“Well, what do you want?” he demanded abruptly.
“Morning, sir,” said the brown man in perfect English; “fine day.”
“The day’s well enough,” said the Jew.
“I want a little talk with you,” said the other suavely, “a little, quiet, reasonable talk.”
“You’d better make it short,” said the Jew. “My time is valuable.”
The brown man smiled, and raised his hand with a deprecatory gesture. “Many things are valuable,” said he, “but time is the most valuable of all. And time to us means life.”
The Jew saw the covert threat, and grew more irritable still.
“Get to your business,” he said sharply.
The brown man leant on the counter, and regarded him with a pair of fierce, brown eyes, which age had not dimmed.
“You are a reasonable man,” he said slowly, “a good merchant. I can see it. But sometimes a good merchant makes a bad bargain. In that case what does the good merchant do?”
“Get out of here,” said the Jew angrily.
“He makes the best of it,” continued the other calmly, “and he is a lucky man if he is not too late to repair the mischief. You are not too late.”
The Jew laughed boisterously.
“There was a sailor once made a bad bargain,” said the brown man, still in the same even tones, “and he died — of grief.”
He grinned at this pleasantry until his face looked like a cracked mask.
“I read in this paper of a sailor being killed,” said the Jew, holding it up. “Have you ever heard of the police, of prison, and of the hangman?”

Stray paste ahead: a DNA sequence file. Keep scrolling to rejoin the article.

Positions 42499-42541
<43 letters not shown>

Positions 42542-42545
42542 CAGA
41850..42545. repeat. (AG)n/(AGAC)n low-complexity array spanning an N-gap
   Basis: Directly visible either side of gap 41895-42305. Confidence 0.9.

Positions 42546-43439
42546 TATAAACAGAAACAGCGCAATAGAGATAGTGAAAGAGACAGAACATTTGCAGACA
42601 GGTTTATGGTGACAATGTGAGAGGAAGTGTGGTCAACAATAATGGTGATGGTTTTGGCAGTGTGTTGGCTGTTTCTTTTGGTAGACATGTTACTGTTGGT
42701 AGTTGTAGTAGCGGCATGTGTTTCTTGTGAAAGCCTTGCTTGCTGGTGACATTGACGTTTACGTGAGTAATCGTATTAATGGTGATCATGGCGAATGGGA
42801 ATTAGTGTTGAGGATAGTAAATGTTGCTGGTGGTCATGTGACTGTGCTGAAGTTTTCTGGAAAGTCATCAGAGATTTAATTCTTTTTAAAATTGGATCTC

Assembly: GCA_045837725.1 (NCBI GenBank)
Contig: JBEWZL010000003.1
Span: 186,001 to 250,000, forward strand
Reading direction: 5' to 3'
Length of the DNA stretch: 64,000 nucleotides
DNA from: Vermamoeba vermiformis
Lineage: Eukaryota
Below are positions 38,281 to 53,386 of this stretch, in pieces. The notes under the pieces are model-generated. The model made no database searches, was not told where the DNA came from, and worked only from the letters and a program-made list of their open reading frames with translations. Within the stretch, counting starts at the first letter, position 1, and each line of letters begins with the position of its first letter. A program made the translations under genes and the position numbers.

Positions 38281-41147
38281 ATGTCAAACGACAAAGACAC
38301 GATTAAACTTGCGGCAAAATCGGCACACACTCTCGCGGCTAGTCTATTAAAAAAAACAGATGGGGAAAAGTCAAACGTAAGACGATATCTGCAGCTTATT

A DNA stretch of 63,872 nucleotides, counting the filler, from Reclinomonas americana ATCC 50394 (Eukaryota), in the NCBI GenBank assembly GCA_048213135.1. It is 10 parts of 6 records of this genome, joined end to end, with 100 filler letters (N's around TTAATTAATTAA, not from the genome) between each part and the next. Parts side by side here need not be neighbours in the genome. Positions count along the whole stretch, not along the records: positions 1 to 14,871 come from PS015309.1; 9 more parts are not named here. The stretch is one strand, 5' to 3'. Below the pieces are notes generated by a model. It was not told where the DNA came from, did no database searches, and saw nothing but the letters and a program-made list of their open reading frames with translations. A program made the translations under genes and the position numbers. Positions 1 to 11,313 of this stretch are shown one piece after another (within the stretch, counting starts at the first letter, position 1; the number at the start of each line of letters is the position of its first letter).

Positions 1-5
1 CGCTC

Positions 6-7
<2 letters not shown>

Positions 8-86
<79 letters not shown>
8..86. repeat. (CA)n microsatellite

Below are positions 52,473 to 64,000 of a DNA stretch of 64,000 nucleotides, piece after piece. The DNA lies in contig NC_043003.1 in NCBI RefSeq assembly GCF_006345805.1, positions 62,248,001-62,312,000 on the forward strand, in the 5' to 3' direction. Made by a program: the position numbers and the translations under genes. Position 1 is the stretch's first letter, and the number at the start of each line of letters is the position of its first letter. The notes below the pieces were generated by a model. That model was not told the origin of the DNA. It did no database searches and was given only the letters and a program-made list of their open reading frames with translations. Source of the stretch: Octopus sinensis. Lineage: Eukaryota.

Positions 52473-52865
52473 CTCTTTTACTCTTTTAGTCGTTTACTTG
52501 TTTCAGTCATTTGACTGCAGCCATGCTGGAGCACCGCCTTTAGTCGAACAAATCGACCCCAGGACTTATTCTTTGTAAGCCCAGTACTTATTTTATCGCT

“All of them,” said the other softly.
“I might be able to put the hangman on the track of the sailor’s murderer,” continued the Jew grimly.
The brown man smiled and shook his head. “You are too good a merchant,” he said; “besides, it would be very difficult.”
“It would be a pleasure to me,” said the Jew.
“Let us talk business like men, not nonsense like children,” said the brown man suddenly. “You talk of hangmen. I talk of death. Well, listen. Two nights ago you bought a diamond from a sailor for five hundred pounds. Unless you give me that diamond back for the same money I will kill you.”
“What?” snarled the Jew, drawing his gaunt figure to its full height. “You, you miserable mummy?”
“I will kill you,” repeated the brown man calmly. “I will send death to you — death in a horrible shape. I will send a devil, a little artful, teasing devil, to worry you and kill you. In the darkness he will come and spring out on you. You had better give back the diamond, and live. If you give it back I promise you your life.”
He paused, and the Jew noticed that his face had changed, and in place of the sardonic good-humor which had before possessed it, was now distorted by a devilish malice. His eyes gleamed coldly, and he snapped them quickly as he spoke.
“Well, what do you say?” he demanded.
“This,” said the Jew.
He leant over the counter, and, taking the brown man’s skinny throat in his great hand, flung him reeling back to the partition, which shook with his weight. Then he burst into a laugh as the being who had just been threatening him with a terrible and mysterious death changed into a little weak old man, coughing and spitting as he clutched at his throat and fought for breath.
“What about your servant, the devil?” asked the Jew maliciously.
“He serves when I am absent,” said the brown man faintly. “Even now I give you one more chance. I will let you see the young fellow in your shop die first. But no, he has not offended. I will kill —”
He paused, and his eye fell on the cat, which at that moment sprang up and took its old place on the counter. “I will kill your cat,” said the brown man. “I will send the devil to worry it. Watch the cat, and as its death is so shall yours be — unless —”